Scientific Computing World is celebrating 100 issues this month - and that represents 14 years of review and analysis of software for scientists and engineers.
There have been massive changes in our market since that first issue; over the following pages, we asked some of the leading names in scientific computing - indeed in some cases, they are originators of software packages that have become essential to researchers around the world - about exactly what those changes have been, and what they have meant for the industry. We also asked them to reflect on the different challenges faced back then compared to the ones we face now.
Felix Grant, SCW contributor
Nineteen ninety four? Pink Floyd’s The Division Bell. Oh – scientific computing? OK. Well, now. I had been using a desktop PC, rather than time on a mainframe, for only seven years. I was still happily doing all my scientific computing under MS DOS – type an instruction, and watch stuff happen. The foundations of the semantic web were being laid, but my own network was a primitive thing. Fieldwork in war zones and hoiking gear around industrial complexes had taught me the virtue of portability, but technology had yet to truly deliver it. Multiple gigabyte data sets had to be stored on a RAID array bigger than the computer – and backed up on another. Despite the lack of a GUI soaking up resources, I usually went to make a cup of coffee while a large model recalculated.
A typical snapshot from that year would show me scattering Psion 3 computers with home bodged data sensor arrays, sealed in zip up polythene sandwich bags. Removing SSDs (precursors of today’s data cards) at intervals, I would schlep repeatedly back to the dead weight and short battery life “laptop” and shift the data manually from each card for (56kbps modem) transfer back to the mother ship.
This magazine, Scientific Computing World, was also being born in that year, but I wasn’t part of it quite yet. That came about 18 months later – just as I installed Windows 95, the less computationally efficient but more operationally convenient luxury buffered by growing hardware speed.
Jump to the present day, as the 100th issue approaches, and writing this makes me realise how utterly my scientific computing world has changed. A computer, more powerful in every way than my 1994 desktop (not to mention global connectivity) nestles unnoticed in one shirt pocket; 250 gigabytes of storage, more than matching 1994’s RAID, in another. The 1994 desktop itself has been replaced by parallel network. Data comes and goes transparently without any intervention from me, by local WiFi connection, landline, cellphone, satphone. The laptop lives up to its name. I travel less, because more of the world is accessible from the comfort of my lair, and no longer time coffee breaks to coincide with model recalculations. O brave new world...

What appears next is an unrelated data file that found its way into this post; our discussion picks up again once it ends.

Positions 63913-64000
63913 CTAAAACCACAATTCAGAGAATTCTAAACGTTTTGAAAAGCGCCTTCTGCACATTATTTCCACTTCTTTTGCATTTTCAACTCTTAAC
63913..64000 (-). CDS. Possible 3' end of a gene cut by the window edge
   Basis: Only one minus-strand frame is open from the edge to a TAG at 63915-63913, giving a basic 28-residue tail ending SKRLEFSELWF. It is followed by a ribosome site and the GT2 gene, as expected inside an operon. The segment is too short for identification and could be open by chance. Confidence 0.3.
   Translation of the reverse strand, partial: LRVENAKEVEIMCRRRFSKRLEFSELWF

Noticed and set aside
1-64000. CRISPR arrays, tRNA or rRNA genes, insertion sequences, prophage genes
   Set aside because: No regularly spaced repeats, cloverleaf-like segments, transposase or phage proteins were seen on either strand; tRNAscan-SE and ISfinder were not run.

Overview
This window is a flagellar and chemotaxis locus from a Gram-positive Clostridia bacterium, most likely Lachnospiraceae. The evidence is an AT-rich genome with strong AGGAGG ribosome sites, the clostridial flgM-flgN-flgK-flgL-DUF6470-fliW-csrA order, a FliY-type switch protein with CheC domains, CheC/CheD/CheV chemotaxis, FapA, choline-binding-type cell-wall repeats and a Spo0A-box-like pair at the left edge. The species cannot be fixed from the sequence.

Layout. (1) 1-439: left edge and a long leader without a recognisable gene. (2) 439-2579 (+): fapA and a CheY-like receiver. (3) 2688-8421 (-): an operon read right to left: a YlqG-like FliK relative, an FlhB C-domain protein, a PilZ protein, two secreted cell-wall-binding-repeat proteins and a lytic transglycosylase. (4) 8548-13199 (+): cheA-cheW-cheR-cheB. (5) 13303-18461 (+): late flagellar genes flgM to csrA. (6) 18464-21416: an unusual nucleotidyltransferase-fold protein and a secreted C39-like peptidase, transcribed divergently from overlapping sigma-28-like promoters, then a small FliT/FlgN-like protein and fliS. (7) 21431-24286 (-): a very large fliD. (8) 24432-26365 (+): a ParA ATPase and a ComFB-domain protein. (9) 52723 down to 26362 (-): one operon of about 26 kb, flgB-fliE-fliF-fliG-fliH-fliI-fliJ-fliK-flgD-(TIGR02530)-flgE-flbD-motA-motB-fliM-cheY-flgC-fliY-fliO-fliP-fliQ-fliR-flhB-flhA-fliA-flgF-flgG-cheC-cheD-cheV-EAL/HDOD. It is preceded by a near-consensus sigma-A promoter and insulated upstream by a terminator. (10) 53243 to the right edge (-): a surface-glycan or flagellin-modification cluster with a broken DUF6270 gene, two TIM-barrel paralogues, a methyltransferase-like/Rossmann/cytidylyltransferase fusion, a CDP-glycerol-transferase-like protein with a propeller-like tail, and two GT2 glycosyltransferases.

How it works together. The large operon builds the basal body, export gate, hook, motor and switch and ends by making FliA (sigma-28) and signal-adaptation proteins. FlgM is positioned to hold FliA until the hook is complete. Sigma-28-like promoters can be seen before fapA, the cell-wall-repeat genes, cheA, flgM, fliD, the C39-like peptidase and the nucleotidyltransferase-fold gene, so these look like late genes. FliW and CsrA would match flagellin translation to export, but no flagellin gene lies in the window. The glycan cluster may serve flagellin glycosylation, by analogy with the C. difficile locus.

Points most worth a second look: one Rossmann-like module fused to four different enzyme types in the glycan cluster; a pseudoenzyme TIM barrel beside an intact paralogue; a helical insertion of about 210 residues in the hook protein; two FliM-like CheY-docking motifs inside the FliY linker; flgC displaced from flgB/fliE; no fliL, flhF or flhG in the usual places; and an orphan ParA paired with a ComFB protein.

Some things are circular, though. In Linux, despite graphic front ends, I still need to type an instruction and watch stuff happen.
Pelle Olsen, HPC Lead, Microsoft Western Europe
Looking back at an industry that is so focused on the future can prove to be a very rewarding experience – and give a fascinating perspective on the shape of computing to come. Thinking back to 1994 is strange; so recent and yet, in computing terms, ancient history. I was in my second year of post-doctoral research at NASA Ames, excited by the opportunity to combine my joint passions of mathematics and computer science working with some of the most powerful computers of the time. In retrospect it is obvious that we were going through significant change, even in a field of research that, paradoxically, sees change as the status quo.
By 1994 the age of the supercomputer was at an end – like the dinosaurs before them, the environment within which these mighty creatures lived had become increasingly hostile. The end of the Cold War in the late 1980s and early 1990s saw defence spending, which was the financial sustenance that leviathans like the Cray-1 and Cray-2 needed to survive, become increasingly scarce. The Cray-3 was doomed to extinction almost as soon as it was launched, reflected in the fact that there was only one ever delivered.